“Why do you call yourself… Spider Girl?” Saturn Girl asked of a red-haired applicant dressed in a black skirt and a green top. The young woman’s collar had a web-like motif in white and black.

“I’ll demonstrate, Saturn Girl!” she replied confidently. “Watch me will my hair to expand…” And, indeed, the tendrils upon her head stood up and moved as it they had a life of their own. Then this modern-day Medusa focused on two of the assembled heroes. “…into a web that can be used to entrap foes — like this!”

“Hey!” Phantom Girl exclaimed as the hair lashed out at her. The red locks were everywhere, grabbing and squeezing hard.

“Stop, before you strangle us accidentally!” Brainiac 5 growled. As if that would have been an issue; everyone knew the genius had developed his own force-field belt to protect himself.

“Oolp!” Spider Girl said, frowning. “It’s g-getting out of control!” Indeed, her hair was acting out as if it had a mind of its own, not responding to her initial requests. With some difficulty, the young woman was eventually able to retract her hair-strands, much to the relief of Phantom Girl and Brainiac 5.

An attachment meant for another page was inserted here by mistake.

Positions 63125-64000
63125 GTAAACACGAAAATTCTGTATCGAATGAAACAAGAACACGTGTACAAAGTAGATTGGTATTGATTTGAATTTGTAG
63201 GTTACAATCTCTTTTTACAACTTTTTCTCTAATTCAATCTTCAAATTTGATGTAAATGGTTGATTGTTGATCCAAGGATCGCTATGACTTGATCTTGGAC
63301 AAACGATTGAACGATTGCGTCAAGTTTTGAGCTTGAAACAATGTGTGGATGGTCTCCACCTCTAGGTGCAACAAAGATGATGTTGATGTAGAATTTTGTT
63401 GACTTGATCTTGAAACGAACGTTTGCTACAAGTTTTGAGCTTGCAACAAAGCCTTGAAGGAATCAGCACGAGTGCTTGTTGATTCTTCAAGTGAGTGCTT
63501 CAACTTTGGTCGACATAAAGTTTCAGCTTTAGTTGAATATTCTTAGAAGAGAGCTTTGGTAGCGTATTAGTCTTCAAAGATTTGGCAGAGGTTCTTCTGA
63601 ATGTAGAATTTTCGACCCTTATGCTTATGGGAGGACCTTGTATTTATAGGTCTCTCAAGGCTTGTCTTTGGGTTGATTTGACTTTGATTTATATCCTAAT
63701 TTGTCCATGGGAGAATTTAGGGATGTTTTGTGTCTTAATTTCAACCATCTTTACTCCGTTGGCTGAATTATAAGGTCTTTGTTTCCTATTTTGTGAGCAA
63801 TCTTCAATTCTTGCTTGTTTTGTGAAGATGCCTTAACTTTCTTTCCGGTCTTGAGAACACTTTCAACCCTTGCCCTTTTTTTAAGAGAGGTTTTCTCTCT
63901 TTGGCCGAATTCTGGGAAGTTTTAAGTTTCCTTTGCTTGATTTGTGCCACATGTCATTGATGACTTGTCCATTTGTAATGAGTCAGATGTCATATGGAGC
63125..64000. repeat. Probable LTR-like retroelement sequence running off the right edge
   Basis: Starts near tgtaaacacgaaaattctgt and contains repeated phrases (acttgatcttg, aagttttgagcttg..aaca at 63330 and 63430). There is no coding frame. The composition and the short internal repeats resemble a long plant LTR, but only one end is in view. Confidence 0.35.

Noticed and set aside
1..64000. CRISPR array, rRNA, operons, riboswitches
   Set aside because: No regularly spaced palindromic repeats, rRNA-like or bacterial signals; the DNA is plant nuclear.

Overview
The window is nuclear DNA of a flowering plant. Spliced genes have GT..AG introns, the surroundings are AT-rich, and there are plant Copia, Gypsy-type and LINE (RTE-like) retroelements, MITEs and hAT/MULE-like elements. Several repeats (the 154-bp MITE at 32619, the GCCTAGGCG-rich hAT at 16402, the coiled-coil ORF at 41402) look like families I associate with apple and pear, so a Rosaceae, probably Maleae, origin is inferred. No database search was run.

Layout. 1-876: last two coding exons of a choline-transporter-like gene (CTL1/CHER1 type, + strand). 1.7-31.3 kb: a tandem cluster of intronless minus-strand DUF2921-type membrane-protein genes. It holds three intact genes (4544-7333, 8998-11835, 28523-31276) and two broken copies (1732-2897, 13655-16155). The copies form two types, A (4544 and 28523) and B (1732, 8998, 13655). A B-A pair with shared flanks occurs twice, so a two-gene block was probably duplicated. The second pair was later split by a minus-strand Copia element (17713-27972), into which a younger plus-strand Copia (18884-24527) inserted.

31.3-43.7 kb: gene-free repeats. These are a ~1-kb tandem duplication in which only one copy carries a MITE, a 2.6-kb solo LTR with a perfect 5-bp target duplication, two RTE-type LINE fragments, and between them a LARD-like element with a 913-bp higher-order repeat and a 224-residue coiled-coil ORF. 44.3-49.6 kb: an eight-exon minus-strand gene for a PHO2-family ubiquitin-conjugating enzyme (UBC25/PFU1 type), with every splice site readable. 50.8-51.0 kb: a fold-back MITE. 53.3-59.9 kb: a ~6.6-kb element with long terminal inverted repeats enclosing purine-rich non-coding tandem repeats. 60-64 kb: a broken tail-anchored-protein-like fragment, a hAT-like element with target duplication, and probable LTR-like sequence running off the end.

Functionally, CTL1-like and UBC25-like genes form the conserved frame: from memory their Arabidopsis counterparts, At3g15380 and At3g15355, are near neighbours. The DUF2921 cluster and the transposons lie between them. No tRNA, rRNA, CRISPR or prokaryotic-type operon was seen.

“Rejected!” pronounced Saturn Girl, hardly to my surprise. “We wouldn’t want you around, in our hair… or vice-versa!” The criticism might have appeared harsh to the young girl, but it was to be expected.

When called forth, the next applicant appeared. “I am… Double-Header!” said a man with two bald skulls held together by skin, rising up from his neck and shoulders.

The other head then added, as if picking up from where the first left off, “My motto is… ‘two-heads are better than one’! Ha, ha!”

The Legionnaires all looked incredulously at this guy. What was with him? What could he offer to the team?

But before Saturn Girl could ask for a demonstration, the two heads began to argue.

“Of the two heads, I’m the smarter one!” said the right one.

“No, you aren’t… big-mouth!” countered the left one.

“Yes, I am, stupid!

“Conceited ape! I hate you!

Rejected!” shouted Saturn Girl, breaking up the bickering back and forth. “Not only would your uniqueness be worthless to the Legion, but your constant arguing would drive us daffy!”

Double-Header skulked away, still talking with himself. “Now see what your yackety-yak has done!” the right side said.

“I’d punch you, except it’d hurt me, too!” the left side admitted. (*)

[(*) Editor’s note: See “The Eight Impossible Missions,” Adventure Comics #323 (August, 1964) for the original tale featuring the above exchanges.]